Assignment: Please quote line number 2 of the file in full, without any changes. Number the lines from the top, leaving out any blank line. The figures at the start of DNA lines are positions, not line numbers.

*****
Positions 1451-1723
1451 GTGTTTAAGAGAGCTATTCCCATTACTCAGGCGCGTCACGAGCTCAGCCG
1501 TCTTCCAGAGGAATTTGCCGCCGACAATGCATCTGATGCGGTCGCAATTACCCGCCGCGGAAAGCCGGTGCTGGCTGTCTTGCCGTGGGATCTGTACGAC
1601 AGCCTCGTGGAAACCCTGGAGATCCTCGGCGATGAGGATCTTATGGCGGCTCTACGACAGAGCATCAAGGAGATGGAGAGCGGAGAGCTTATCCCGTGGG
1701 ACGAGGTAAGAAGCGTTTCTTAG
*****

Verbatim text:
1451 GTGTTTAAGAGAGCTATTCCCATTACTCAGGCGCGTCACGAGCTCAGCCG